Online Learning

Your online learning experience for the Berkeley MPH Online Program is primarily asynchronous, with optional scheduled synchronous events and office hours. It also includes on-campus learning on scheduled dates.

  • Asynchronous class time means that you can log in at your convenience anytime and listen to lectures, view video clips, get reading assignments, post questions, take quizzes, participate in discussion sessions, and submit homework. Course material, as well as technical support, are available 24/7.
  • Synchronous class time means that you, your peers, the instructor, and/or the graduate student instructor (GSI) are interacting with each other live. Some discussion sessions are synchronous, allowing time for you to ask questions and clarify class materials, as needed. All discussion sessions are archived and can be reviewed throughout the duration of the course.

Instructors and graduate student instructors (GSIs) hold scheduled office hours, but you’re also able to send them questions at any time.


Why choose an online degree?

Online learning is a rewarding experience that provides you with relevant, highly sought-after skills in a way that integrates with your busy work schedule and life. Rather than taking time away from your job, online degrees provide an opportunity to earn an income and continue your career path from anywhere in the world. The program provides you with valuable knowledge, perspective through coursework, and interactions with faculty and fellow students.

While an online degree is flexible, it requires a good deal of time management. Online courses, like any academic endeavor, require significant effort and a commitment to keeping up with assignments and engaging with course materials. With this in mind, we offer some advice for how to get the most out of your online education.


Online degree basics: Are you prepared?

  • Schedule: Consider your schedule and other commitments. Think about your top priorities at work and at home, and what you may be able to shift to create time for readings and assignments.
  • Money: Begin researching scholarships and options for financial aid if needed, and talk to your employer to find out if they can contribute to your education. Below are good resources to check out:
  • Time: Utilize time and resource management tips from the experts. Here are two great articles:
  • Technology: You’ll be spending a lot of time online; make sure you have the right tools to make it happen. Make sure you have a strong internet connection that can support videos and online meeting. You’ll need access to a computer with a webcam/microphone to connect with your professors and cohort.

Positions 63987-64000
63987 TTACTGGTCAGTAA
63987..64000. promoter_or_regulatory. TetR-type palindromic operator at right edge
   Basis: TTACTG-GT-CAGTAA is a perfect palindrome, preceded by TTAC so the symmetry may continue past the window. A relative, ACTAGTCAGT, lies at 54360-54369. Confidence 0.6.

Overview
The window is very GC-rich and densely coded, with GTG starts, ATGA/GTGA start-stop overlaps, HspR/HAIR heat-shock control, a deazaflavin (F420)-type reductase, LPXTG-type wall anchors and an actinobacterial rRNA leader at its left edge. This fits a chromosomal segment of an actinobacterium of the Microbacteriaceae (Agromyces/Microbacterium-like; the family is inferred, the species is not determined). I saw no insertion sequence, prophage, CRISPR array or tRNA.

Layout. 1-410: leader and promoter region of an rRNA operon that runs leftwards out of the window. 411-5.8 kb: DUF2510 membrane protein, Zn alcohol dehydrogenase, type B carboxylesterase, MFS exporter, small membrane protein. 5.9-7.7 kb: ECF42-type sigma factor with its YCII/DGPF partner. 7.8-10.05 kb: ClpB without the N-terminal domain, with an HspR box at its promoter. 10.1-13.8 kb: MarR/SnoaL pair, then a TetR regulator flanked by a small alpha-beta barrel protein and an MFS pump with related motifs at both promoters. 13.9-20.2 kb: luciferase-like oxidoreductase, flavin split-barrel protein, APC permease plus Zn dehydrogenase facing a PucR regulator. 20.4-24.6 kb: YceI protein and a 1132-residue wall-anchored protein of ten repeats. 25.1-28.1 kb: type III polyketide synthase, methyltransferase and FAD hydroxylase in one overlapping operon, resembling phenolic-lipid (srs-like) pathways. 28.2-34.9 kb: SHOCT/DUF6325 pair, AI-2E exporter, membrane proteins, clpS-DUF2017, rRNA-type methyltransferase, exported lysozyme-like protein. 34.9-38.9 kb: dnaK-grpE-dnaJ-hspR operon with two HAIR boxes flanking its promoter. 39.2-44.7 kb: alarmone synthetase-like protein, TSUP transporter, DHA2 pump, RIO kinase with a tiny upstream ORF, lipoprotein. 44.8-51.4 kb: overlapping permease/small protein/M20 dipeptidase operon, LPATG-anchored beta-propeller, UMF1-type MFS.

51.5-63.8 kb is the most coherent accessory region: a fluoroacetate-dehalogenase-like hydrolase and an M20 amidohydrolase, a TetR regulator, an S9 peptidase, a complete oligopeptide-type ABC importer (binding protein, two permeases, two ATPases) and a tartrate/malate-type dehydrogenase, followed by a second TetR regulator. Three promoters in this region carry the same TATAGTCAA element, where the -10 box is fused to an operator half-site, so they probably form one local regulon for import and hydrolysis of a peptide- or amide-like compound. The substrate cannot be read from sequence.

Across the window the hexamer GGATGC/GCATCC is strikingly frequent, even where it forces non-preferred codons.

Check out our blog post created specifically for On-Campus/Online Master’s in Public Health students, and get another 9 tips to succeed in online learning.

Work-Life Balance

  • Learn to say no – cut back on social obligations and assess your priorities to make time for school
  • Let go of perfectionism – learn to skim readings for key ideas and concepts, get rough drafts of papers down, refine them later
  • Give yourself more time than you think you need – to complete assignments, to read
  • Communicate – with your professors, family, friends, classmates, partner) so people understand what you need and what you are working on. often they can provide support and direct you to resources to help reach your goals
  • Get into a routine – set specific time out each week just for school– better for focusing, scheduling
  • Set aside time to have fun and relax

Studying to achieve your master’s degree in public health will mean a big leap forward in your career. The benefits you gain by continuing to work while you complete your studies, as well as the opportunity to connecting with others in your field is unparalleled. But it’s important to remember that working full time while going to graduate school is a challenge. As you move forward in your program, remind yourself of the adage attributed to Theodore Roosevelt, “Nothing worth having was ever achieved without effort.”

There is a big difference between simply completing each course and excelling, and we’re not just talking grades. Achieving true success means finding a balance between your work, school and home life. Balance doesn’t mean doing a little of everything all the time, but prioritizing certain areas of your life over others and making sacrifices. Equally important is checking in with yourself and your professors about how you are doing and setting realistic goals. This balancing act is not easy, so we’ve put together some resources that you can rely on as you progress throughout this journey, from your first class all the way to graduation day.


Resources:

9 tips to succeed in online learning: Our blog post created specifically for Berkeley MPH Online students.

Going to Grad School Part-time: From the folks at idealist.org, a great analysis on the pros and cons of participating in a part-time graduate program, and how to make it work for you.

Balancing Work and Grad School? Your 4-Step Survival Guide: Helpful advice on integrating your academic work into your job responsibilities and the importance of not only working hard, but working smart.

4 Steps to Flourish as a Grad Student: Simple steps that will prepare you for the transition to being a student again.

Balancing Act: A Study of Adult Learners Who Successfully Persisted in Graduate Studies: A scholarly article that explores factors that lead to success in graduate studies while balancing outside demands.

For more information please email us.

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